Robotics innovation in recent years has been massive. While science-fiction films have pointed towards a robot uprising spelling the end of the human race, it’s possible that robots may have a very real impact on employment.
Robotics and automation can be extremely useful in many workplaces. The benefits of automation include increased productivity and better safety. While on paper the use of automation sounds like a no-brainer, expanding usage could lead to mass job losses.
The primary concern is that as the field of robotics continues to expand, there is significant potential for many labour intensive jobs to be performed by robots. Humans in these jobs would quickly find themselves replaced.
Though the idea of a robot workforce may seem like something for many years in the future, the attempts to minimalise human contact during the pandemic pushed forward the use of robots in many workplaces. Supermarkets, restaurants, and even hospitals began to adopt technology-led solutions.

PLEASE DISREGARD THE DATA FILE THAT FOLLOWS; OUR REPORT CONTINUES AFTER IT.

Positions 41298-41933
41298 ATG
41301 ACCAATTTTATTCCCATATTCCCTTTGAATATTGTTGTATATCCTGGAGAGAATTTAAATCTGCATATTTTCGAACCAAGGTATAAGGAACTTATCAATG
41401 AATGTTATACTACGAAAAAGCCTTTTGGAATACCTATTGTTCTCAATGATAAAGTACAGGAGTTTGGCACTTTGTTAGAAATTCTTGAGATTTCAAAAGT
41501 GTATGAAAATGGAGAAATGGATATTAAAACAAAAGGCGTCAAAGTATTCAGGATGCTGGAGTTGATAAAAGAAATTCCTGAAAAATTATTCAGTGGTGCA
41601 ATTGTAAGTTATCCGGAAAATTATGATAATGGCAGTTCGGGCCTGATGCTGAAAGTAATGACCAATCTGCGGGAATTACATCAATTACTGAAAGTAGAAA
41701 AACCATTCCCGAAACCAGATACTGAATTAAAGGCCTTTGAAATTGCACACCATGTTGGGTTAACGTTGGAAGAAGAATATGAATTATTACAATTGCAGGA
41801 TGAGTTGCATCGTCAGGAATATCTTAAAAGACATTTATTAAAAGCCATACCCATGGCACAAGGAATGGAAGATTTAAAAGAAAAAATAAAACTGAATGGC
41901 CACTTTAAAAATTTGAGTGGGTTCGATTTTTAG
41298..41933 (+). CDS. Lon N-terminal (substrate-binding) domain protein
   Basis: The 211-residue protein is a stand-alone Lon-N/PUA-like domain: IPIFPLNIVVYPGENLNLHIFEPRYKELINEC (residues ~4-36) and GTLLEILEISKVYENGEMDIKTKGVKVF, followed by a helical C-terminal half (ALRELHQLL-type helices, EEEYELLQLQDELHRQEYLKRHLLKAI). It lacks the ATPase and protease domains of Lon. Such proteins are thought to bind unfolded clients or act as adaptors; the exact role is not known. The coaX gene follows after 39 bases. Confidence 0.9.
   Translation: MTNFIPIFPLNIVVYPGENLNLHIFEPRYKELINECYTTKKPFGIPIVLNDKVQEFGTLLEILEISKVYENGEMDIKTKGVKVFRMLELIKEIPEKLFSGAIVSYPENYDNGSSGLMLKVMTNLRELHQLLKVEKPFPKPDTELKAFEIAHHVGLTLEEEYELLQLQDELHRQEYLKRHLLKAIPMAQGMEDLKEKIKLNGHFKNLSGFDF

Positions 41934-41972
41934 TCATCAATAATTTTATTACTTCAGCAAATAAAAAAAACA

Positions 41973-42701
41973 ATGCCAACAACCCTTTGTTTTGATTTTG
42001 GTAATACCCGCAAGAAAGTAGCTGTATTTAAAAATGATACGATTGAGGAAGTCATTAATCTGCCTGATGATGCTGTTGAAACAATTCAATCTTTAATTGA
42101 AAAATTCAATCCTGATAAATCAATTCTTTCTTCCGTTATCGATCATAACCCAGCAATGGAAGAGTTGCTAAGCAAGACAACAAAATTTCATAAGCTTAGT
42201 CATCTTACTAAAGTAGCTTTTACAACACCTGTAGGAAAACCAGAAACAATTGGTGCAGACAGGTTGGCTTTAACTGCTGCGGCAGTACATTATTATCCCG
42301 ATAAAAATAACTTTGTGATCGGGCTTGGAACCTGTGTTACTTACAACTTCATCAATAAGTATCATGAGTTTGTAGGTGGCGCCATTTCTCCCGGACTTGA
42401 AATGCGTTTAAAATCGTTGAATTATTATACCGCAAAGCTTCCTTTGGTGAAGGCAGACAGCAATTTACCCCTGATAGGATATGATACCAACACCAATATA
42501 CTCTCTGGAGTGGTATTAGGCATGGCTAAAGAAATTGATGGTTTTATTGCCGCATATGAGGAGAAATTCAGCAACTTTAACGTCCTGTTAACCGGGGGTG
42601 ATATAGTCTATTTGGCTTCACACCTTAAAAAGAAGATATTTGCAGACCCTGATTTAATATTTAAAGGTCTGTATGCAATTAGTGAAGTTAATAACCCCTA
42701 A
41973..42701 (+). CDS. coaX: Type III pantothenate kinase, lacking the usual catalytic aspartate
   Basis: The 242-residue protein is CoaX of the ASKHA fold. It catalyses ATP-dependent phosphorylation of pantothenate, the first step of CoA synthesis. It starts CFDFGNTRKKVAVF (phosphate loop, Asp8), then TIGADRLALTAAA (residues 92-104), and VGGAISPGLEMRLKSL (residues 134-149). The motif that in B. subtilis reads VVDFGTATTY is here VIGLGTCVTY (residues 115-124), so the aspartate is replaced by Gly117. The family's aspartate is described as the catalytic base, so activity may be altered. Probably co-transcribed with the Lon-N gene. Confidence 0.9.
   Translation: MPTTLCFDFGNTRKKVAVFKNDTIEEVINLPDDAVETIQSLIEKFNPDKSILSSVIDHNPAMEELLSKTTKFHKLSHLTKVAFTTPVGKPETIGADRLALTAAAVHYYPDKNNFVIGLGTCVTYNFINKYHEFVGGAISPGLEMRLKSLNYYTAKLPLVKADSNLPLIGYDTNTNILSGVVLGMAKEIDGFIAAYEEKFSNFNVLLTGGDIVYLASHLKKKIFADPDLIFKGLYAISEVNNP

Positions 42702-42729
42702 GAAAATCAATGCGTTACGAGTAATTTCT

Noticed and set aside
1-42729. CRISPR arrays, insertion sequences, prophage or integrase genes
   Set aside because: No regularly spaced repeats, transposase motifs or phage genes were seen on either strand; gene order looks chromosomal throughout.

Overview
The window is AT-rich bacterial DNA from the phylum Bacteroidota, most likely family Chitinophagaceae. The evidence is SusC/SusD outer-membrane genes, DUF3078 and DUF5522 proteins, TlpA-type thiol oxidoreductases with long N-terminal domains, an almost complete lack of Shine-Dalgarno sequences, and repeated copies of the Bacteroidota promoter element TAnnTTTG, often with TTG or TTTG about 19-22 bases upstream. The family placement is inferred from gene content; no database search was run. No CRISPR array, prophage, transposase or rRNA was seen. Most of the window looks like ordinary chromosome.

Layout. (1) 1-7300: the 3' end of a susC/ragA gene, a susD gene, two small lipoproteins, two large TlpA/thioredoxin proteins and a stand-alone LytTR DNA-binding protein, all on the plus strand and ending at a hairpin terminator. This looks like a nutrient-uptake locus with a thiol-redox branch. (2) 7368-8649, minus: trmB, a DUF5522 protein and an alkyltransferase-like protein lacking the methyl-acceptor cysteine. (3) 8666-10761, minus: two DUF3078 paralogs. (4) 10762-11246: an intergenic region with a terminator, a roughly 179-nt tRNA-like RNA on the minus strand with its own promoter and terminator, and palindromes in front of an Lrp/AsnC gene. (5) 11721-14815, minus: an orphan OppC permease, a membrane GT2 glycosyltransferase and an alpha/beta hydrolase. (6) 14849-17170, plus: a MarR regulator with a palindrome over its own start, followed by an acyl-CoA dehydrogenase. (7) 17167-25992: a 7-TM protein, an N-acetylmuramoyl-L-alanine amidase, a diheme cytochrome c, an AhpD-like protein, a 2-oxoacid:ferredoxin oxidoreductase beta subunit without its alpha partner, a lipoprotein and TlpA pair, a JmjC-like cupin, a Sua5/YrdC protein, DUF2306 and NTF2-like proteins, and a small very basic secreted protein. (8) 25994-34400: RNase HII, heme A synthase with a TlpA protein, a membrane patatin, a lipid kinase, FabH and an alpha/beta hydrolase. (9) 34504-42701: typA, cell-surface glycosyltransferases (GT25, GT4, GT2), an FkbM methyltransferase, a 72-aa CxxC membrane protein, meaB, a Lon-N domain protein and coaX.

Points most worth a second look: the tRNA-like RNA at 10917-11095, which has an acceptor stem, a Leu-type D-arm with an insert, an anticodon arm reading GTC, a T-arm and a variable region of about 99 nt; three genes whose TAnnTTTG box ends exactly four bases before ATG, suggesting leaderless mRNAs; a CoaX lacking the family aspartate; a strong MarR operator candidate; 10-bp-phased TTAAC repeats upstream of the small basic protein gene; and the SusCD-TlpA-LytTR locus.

Alongside the attempts to decrease human contact, other factors created by the pandemic have influenced many businesses to look into the field of robotic automation.
The primary factor being the declining employment rate. Across both the UK and the United States, employment rates fell significantly during the pandemic. Though there has been some recovery, these rates are still not back to where they were.
As a result of the decreased workforce, opting to utilise automation in the workplace has become far more appealing to many companies. Could this lead to a future where many people face unemployment?
Influential business figures have shared their opinions on this. Elon Musk has said he believes that a universal basic income “will be necessary over time if AI takes over most human jobs.”
Both Mark Zuckerberg and Richard Branson also share the opinion that a universal basic income could become necessary in the future.
With estimations that 47% of jobs in the US are currently at the risk of being replaced by automation, it seems that a future where many labour jobs are replaced is inevitable.
The next step is to work out if and how a universal basic income could be structured.